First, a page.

It’s too bad author Herman Wouk, who died an astounding nine days shy of his 104th birthday last week, wasn’t around to see it. The creator of the character Captain Queeg for his novel “The Caine Mutiny” would’ve recognized in Donald Trump something of a reincarnation of that mentally unbalanced, pugilistic commander. In a no doubt Queeg-like intended towering rage, an indignant Trump stormed out of an infrastructure meeting with Nancy Pelosi and Chuck Schumer, and let his displeasure be known to the waiting press in the Rose Garden. Oh, he was magnificent in his fury!
The only trouble was it was a pathetic piece of disingenuous theatre, and shame on anyone in the press for falling for it. “It’s clear this was not a spontaneous move on the president’s part,” Senator Schumer said afterward, “it was planned. When we got in the room, the curtains were closed … and then [Trump] went to the Rose Garden with prepared signs that had been printed up long before our meeting.”
Naturally everyone vested in this surreal, Salvador Dali-variety presidency, from Kellyanne Conway to his drooling base, are going to accept Trump’s indignation at face value, or claim they do, anyway, because that’s what they always do. For those of us who live in the real world we have to wonder, what was Trump up to?
A big part of it, no doubt, is because Trump simply does not want to meet about infrastructure. It bores him, besides which he’s tired of being predictably out of his depth in a room full of people who actually know what they’re talking about. But even more than this, he wants the investigations into him and his family to end, and the only way he can think of achieving that is to hold America, and its infrastructure, hostage to his own fortunes.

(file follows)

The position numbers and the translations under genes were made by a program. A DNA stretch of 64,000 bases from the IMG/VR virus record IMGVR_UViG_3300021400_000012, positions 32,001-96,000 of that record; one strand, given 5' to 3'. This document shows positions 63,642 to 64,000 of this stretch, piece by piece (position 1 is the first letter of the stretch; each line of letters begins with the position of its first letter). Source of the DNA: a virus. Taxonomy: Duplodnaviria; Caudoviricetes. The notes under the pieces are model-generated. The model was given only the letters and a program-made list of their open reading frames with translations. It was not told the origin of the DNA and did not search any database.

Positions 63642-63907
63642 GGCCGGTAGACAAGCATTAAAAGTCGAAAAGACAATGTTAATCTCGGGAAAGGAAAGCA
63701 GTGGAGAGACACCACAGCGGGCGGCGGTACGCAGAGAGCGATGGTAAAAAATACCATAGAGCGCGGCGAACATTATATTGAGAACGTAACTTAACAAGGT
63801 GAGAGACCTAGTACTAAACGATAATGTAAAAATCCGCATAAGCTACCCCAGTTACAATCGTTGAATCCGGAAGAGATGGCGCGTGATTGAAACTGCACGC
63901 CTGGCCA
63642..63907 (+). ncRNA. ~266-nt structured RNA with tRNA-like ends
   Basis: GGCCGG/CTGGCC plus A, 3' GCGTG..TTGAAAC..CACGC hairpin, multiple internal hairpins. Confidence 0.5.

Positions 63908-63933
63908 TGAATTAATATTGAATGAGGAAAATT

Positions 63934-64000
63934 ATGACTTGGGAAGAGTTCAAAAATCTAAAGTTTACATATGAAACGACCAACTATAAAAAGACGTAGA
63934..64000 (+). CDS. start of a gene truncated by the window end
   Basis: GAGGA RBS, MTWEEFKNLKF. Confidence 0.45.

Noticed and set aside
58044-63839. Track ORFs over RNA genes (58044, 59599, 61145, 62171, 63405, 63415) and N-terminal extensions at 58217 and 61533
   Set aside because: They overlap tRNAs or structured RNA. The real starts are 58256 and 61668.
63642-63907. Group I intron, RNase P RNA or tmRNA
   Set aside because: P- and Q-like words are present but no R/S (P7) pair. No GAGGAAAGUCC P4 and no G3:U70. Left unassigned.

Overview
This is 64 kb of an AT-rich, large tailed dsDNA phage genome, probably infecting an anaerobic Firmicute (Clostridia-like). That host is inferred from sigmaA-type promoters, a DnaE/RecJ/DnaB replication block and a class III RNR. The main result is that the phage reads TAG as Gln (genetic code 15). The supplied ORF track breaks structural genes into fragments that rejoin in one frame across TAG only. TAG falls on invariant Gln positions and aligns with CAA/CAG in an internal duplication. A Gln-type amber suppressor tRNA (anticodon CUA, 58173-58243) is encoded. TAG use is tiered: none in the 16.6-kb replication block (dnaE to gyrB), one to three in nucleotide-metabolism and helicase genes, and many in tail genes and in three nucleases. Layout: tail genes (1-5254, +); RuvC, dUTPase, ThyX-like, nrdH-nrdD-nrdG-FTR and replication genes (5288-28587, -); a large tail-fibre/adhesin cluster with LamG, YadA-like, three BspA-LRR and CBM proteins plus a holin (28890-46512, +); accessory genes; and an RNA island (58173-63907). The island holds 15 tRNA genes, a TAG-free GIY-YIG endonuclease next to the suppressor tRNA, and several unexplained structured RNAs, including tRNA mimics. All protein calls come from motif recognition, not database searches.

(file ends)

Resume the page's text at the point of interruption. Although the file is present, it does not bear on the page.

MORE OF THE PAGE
There is, of course, a precedent for this. Trump instituted the lengthiest partial government shutdown in American history in the hope of getting his idiotic wall built. When that failed, he performed history’s longest, silliest walk-back, and took a much smaller payday from Congress for his precious wall than the cost of the shutdown was worth.
This time Trump communicated his fury to the waiting press in the Rose Garden with a line so clumsy in construction and contrived in content, it’s amazing members of the press didn’t burst out in laughter. He said, “Instead of walking in happily to a meeting, I walk in to look at people who said I was doing a coverup.” In other words, he was skipping merrily on his way to a meeting with people he knew would be there, and then “suddenly” remembered they had said he was engaged in a coverup, and it made him very, very angry. I remind my readers, this is not a child I am quoting, but a man who is about to turn 73 next month. The level of immaturity of this cretin beggars belief.
Robert Harrington is an American expat living in Britain. He is a portrait painter.